Up to $250bn worth of transatlantic digital services have been underpinned by the formal adoption of the EU-US Privacy Shield by the European Commission today (12 July). But will legal uncertainty about Privacy Shield hold businesses back?
The formal adoption of the replacement for Safe Harbour is calculated to bring to an end nine months of uncertainty and will place stricter obligations on US companies like Facebook, Microsoft and Google to protect the personal data of EU citizens.
Safe Harbour was declared invalid by the European Court of Justice last October, the culmination of a long-running legal battle instigated by Austrian privacy activist Max Schrems.
‘It’s the same as Safe Harbour with a couple of additions, and it’s going to fail like the one before. It’s better than Safe Harbour, obviously, but far from what the European Court of Justice has asked for’
– MAX SCHREMS
US Secretary of Commerce Penny Pritzker said that the new Privacy Shield is a milestone for privacy and is a framework that creates certainty.
“The EU-US Privacy Shield is a robust new system to protect the personal data of Europeans and ensure legal certainty for businesses,” said Věra Jourová, European Commissioner for Justice, Consumers and Gender Equality.
“It brings stronger data protection standards that are better enforced, safeguards on government access, and easier redress for individuals in case of complaints. The new framework will restore the trust of consumers when their data is transferred across the Atlantic. We have worked together with the European data protection authorities, the European Parliament, the member states and our US counterparts to put in place an arrangement with the highest standards to protect Europeans’ personal data.”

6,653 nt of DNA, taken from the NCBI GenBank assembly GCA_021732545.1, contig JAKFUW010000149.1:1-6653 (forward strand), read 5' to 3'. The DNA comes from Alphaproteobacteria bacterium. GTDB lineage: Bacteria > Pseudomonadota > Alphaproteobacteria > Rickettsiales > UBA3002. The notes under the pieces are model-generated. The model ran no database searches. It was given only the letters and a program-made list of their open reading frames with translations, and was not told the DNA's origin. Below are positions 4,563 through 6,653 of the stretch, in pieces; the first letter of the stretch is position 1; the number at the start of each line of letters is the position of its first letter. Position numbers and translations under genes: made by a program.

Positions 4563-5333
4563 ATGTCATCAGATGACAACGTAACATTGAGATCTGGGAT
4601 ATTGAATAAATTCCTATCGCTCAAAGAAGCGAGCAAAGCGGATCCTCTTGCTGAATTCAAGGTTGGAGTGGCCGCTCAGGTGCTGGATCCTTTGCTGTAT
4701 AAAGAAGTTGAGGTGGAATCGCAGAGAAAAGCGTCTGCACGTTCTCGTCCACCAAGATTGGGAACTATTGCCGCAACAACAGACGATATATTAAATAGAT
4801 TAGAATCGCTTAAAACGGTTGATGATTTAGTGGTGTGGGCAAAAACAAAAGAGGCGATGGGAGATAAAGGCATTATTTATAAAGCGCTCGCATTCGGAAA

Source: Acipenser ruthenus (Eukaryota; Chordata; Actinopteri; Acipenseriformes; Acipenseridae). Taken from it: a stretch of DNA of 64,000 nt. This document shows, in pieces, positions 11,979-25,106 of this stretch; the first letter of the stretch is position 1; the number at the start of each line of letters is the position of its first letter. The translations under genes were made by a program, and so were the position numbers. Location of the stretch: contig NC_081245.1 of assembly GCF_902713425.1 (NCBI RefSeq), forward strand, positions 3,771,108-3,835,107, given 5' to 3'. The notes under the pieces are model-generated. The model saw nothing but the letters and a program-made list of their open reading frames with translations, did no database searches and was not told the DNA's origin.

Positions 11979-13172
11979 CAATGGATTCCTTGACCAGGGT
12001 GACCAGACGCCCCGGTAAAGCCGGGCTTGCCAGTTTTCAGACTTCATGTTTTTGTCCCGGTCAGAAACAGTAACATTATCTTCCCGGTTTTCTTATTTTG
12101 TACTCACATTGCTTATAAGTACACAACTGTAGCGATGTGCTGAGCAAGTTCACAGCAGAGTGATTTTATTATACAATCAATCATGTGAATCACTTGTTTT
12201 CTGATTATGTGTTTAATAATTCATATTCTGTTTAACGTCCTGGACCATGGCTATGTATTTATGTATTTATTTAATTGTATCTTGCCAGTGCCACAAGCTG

The formal adoption of Privacy Shield was welcomed by Ireland’s Minister of State for European Affairs, EU Digital Single Market and Data Protection, Dara Murphy, TD.
“Having a sustainable framework in place for the lawful, safe and secure transatlantic transfer of data is absolutely critical for society and the economy in this digital age,” Murphy said.
“Secure data flows allow citizens to have trust and confidence in the digital environment and to take advantage of the benefits of technology and innovative digital services in their lives.”
“Throughout the negotiations on the Privacy Shield, I have been encouraging both the EU and US sides to conclude an agreement that is sustainable and fully respects the concerns of the European Court of Justice on the fundamental right of individuals to the protection of their personal data.”
Legal uncertainty could make Privacy Shield indefensible
But not everyone agrees that the EU-US Privacy Shield respects the concerns of the European Court of Justice.
According to a report in Fortune, Max Schrems has little faith in Privacy Shield and has forecast its demise. He has warned that legal uncertainty around the pact will prevent businesses from signing up to it.
“It’s the same as Safe Harbour with a couple of additions, and it’s going to fail like the one before,” Schrems said.
“It’s better than Safe Harbour, obviously, but far from what the European Court of Justice has asked for.”
Privacy Shield is currently being analysed and scrutinised by the influential Article 29 Working Party, which will provide its verdict on 25 July.
Businesses will be able to start the self-certification process for Privacy Shield from 1 August. It will be interesting to see if Schrems’ prediction comes true.
EU-US image via Shutterstock